Canadian team helps develop a low-cost solution to stop the spread of Zika
The ovillanta design was based on a mosquito trap developed at Laurentian University in response to the outbreak of West Nile virus in northern Ontario.2
A team from Canada and Mexico have joined forces to develop a low cost, environmentally-friendly device to help destroy mosquito eggs. The device has been successfully tested and the team hopes that it will help stop the spread of mosquito-borne diseases like dengue and the Zika virus.
The Canadian team designed a trap called an “ovillanta” and created a prototype for testing. The ovillanta was made from two 50 cm sections of an old tire, fashioned into a mouth-like shape, with a fluid release valve at the bottom. The lower cavity of the tire holds a milk-based, non-toxic solution developed at Sudbury’s Laurentian University lures mosquitoes. A strip is floated on the liquid where the female insect lays the eggs. The strip is removed twice weekly and the eggs destroyed using fire or ethanol.
The solution has been developed to now includes mosquito pheromone (the female insect’s chemical perfume that helps others identify a safe breeding site), is drained, filtered, and recycled back into the tire. The pheromone concentrates over time, making the ovillanta even more attractive for mosquitoes.
The 10-month study, conducted in a remote, urban area of Guatemala, documents this cheap, easy system to reduce virus-carrying Aedesgenus mosquitoes by capturing and destroying its eggs. The research team, led by Gerardo Ulibarri of Laurentian University with collaborators Angel Betanzos and Mireya Betanzos of the National Institute of Public Health of Mexico, conducted the project in collaboration with Guatemala’s Ministry of Health. Over the course of the study, the team collected and destroyed over 18,100 Aedes eggs per month using 84 ovillantas, almost seven times the roughly 2,700 eggs collected monthly using 84 standard traps in the same study areas.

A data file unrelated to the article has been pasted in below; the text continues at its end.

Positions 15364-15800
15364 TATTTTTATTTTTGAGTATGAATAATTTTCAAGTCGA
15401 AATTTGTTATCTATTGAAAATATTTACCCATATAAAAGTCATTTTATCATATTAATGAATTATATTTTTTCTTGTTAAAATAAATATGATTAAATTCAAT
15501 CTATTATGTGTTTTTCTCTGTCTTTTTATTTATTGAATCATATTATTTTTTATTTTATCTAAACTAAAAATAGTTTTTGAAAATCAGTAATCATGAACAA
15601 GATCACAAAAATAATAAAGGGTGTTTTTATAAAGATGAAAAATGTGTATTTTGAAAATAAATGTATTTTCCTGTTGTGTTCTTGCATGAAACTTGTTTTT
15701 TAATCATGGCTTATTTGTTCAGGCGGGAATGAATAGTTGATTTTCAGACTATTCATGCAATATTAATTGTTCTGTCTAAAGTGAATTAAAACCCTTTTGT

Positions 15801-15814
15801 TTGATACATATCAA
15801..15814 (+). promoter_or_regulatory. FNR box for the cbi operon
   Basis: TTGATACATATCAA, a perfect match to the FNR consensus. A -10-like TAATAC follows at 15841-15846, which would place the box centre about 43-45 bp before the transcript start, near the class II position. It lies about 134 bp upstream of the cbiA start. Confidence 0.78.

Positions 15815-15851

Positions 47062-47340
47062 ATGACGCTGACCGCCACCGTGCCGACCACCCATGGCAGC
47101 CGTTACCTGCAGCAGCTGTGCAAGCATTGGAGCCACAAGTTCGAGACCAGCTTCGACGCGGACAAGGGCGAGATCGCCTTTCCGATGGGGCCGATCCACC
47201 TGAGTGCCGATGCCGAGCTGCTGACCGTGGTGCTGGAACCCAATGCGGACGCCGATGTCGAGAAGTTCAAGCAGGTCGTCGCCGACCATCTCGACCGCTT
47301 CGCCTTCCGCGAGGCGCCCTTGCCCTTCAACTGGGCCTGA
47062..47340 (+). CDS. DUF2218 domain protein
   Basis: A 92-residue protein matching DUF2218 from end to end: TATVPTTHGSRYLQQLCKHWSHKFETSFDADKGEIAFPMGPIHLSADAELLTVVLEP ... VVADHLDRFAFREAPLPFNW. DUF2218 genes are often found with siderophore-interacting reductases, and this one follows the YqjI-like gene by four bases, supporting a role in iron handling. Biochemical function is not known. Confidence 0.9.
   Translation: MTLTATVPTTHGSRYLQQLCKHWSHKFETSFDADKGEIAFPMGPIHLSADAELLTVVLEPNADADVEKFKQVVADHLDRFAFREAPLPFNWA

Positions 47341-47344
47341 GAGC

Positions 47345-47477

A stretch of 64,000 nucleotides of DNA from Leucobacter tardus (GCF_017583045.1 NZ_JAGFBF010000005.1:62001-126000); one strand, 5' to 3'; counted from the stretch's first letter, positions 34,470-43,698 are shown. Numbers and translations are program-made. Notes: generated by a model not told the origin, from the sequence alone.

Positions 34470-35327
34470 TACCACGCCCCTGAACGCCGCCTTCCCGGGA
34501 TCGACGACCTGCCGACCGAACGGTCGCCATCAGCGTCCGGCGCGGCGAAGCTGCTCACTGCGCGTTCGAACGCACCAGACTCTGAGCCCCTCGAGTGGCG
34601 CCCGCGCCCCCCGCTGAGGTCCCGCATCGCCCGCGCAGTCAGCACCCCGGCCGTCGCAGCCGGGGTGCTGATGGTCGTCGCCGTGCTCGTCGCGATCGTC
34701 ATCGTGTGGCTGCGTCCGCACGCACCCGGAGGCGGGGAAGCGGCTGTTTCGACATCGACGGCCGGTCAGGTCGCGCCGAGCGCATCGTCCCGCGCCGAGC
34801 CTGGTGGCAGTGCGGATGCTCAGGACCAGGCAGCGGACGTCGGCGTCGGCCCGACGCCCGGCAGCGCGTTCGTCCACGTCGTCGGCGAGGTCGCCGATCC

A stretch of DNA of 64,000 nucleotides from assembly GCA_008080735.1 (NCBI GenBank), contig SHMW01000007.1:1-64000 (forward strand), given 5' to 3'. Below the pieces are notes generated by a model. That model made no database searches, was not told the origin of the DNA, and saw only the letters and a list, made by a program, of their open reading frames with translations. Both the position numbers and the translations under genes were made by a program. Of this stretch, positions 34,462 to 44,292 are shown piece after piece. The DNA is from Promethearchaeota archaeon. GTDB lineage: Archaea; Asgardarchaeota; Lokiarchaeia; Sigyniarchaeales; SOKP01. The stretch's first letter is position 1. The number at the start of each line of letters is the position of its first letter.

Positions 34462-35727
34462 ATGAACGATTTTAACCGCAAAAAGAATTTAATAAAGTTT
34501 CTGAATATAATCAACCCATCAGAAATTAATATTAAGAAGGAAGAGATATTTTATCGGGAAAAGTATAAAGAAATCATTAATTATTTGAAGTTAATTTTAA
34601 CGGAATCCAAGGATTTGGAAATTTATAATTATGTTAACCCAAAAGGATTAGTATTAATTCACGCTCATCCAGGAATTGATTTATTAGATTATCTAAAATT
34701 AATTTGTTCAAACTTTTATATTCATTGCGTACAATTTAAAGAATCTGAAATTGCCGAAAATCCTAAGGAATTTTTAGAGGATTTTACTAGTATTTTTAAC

Dr. Ulibarr explains that targeting mosquito eggs using the ovillanta is one third as expensive as trying to destroy larvae in natural ponds and only 20 per cent the cost of targeting adult insects with pesticides, which also harm bats, dragonflies and the mosquitoes’ other natural predators.
The ovillanta design was based on a mosquito trap developed at Laurentian University in response to the outbreak of West Nile virus in northern Ontario, which uses a modified solution to lure the Culex genus of mosquito, the West Nile carrier thought by some to be also the Zika carrier.
“We decided to use recycled tires – partly because tires already represent up to 29 per cent of the breeding sites chosen by the Aedes aegypti mosquitoes, partly because tires are a universally affordable instrument in low-resource settings, and partly because giving old tires a new use creates an opportunity to clean up the local environment,” said Dr. Ulibarri.
The Aedes genus of mosquito – the principal genus that transmits Zika, dengue, chikungunya, and yellow fever viruses – has proven extremely difficult to control using other strategies, according to the World Health Organization.
“Innovation is a key driver underlying the Government of Canada’s approach to international development,” said Canada’s Minister of International Development and La Francophonie, the Honourable Marie-Claude Bibeau. “Innovative solutions that deliver improved global health outcomes – such as for the fight against the Zika virus – are needed.”